Archive for May 12th, 2011

The fifth season of Encounters began tonight. It has been over a year now, and five adventures have played out each Wednesday night between 6-8 pm. I would estimate I have played D&D with at least 100 new people since the program started, and I have probably helped teach at least 25-30 complete strangers to the game in that time. Some of them I never saw more than once, but many of them are still coming back each and every Wednesday. It is heartening to be able to partake in something that can bring so many people of disparate backgrounds to all sit around a table in uncomfortable chairs for two hours on a weeknight, and laugh and joke like old friends. That is why I do it.

(There might also be a mix of masochism, tyranny, exhibitionism, just a hint of sadism, and a few less savory traits at work here also, to keep me coming back week after week, season after season.)

At the Basement Games in Zona Rosa we hosted two tables with a total of fifteen people rolling dice. The dms were myself DM JB, and my 14 yr old son DM JB JR who hosted the youth table. We are considering adding a 3rd table. Many of the people playing tonight were returning from the past season. There was at least one new kid, but my table was made up of 7 hardened veterans of past campaigns. Grognards if you will. There was (this is a memory test) Kaleth the invoker, Ash the Ranger, Torron the dragonborn paladin, Torment the tiefling warlock (and dont we all make at least one Torment to torment ourselves with?) It was when she cast Phallic Flame that things really went over the edge, but I digress.

Opposite Torron was Klaxu the dragonborn Anti-Paladin (I know wow, right – wait till you read what happens!) Followed by a pair of human brother and sister vampires Connie and Stan. It was quite an eclectic mix of characters, brought together as an elite team of postal workers. Thats right, I won’t go into too much detail, but they were a group of messengers sent to deliver some mail pertaining to a noble wedding. Anyhoo, they come to the town of Duponde, a gloomy town of steep leaning buildings and narrow alleyways; of crooked streets and arched doorways and windows. The bridge was out, meaning they were stuck in town for the night, and had to put up at the Old Owl Inn. The inn was a tall old wooden structure, with a stone façade and leering gargoyles leaning from the eaves, but the inside of the inn is warm and welcoming, just the place for paladins, vampires, rogues and rangers to hang out.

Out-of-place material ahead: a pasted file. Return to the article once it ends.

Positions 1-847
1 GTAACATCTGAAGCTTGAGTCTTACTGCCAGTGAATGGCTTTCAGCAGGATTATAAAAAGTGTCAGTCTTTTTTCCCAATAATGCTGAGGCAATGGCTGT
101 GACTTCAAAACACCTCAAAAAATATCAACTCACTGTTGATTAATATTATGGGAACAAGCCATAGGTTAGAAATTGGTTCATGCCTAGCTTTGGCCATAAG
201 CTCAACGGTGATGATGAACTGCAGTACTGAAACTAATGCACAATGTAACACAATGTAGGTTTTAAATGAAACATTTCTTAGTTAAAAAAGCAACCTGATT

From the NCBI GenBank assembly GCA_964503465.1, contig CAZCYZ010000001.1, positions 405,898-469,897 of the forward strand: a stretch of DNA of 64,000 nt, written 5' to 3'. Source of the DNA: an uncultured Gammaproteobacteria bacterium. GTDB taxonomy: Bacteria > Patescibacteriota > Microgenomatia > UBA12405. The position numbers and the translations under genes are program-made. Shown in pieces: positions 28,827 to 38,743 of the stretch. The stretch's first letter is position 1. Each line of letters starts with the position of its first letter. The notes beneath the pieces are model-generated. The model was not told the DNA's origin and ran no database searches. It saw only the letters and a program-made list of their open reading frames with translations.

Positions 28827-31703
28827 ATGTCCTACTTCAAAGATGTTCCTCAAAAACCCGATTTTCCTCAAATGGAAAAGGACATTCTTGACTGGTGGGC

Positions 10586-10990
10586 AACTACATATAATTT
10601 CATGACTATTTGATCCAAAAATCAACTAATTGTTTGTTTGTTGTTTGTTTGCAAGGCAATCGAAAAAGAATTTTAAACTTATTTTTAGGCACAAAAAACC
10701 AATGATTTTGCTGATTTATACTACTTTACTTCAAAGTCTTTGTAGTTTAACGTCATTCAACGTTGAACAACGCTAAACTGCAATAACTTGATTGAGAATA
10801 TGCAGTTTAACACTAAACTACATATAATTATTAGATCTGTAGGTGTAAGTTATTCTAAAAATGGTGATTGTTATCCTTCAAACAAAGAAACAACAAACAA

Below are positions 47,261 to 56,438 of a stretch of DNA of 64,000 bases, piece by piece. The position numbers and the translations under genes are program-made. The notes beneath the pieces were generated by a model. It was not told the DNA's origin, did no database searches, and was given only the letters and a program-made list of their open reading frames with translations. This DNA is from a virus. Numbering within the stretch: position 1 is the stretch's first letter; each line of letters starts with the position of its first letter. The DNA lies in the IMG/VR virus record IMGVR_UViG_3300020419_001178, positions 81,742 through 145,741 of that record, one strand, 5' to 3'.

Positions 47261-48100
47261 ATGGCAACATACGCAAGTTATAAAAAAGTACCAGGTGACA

On this night, the adventurers kept to themselves and observed the other patrons of the inn. There was the mysterios scholar in one corner, the boisterous party of 3 dwarves from Hammerfast, beside the tavern wench and bartender. A town guard hadjust finished a drink, and as he was leaving, the wench warned him to keep a look out for ghosts. It was a night for haunting, she said, shivering. The dwarves scorned such tall tales of ghosts, but the stranger perked up his ears and asked if Evard the Dark Wizard might be one of the ghosts. This led to a discussion of Evard, and the duel that left him dead and buried in the towns grave yard. After some further discussion, everyone retired for the night.

Only to be woken during the night by a massive, jarring, shifting feeling, that left their chambers and the hotel itself looking slighty… askew. They eventually realized that the Old Owl Inn, and possibly the whole town, had been somehow shifted into the Shadowfell, a land that mirrors our natural world, only it is infused with darkness, dread, and death. Think the twilight zone, with more zombies. It is also the domain of the Ravwen Queen, who uses the shadow lands to winnow souls into the great beyond. In short, it is not a good place to be for mortals. From the common room below, they heard a blood curdling scream, and hastily drew on their arms and armor to descend the stairs and defend the inn.

The battle map showed the “start area” around the map, so I took the liberty of allowing each of them to begin their turn at the foot of the narrow stairs with half their movement (3 squares) left. This allowed the battle to have a more natural feel, as each of the characters shot out of the stairwell on their turn – well, each of them except for the anti-paladin Kalaxu, who busted right through the wall at the top of the stairs, and leaping free, grabbed the chandelier and swung out across the room to attempt a flying leap at the enemy.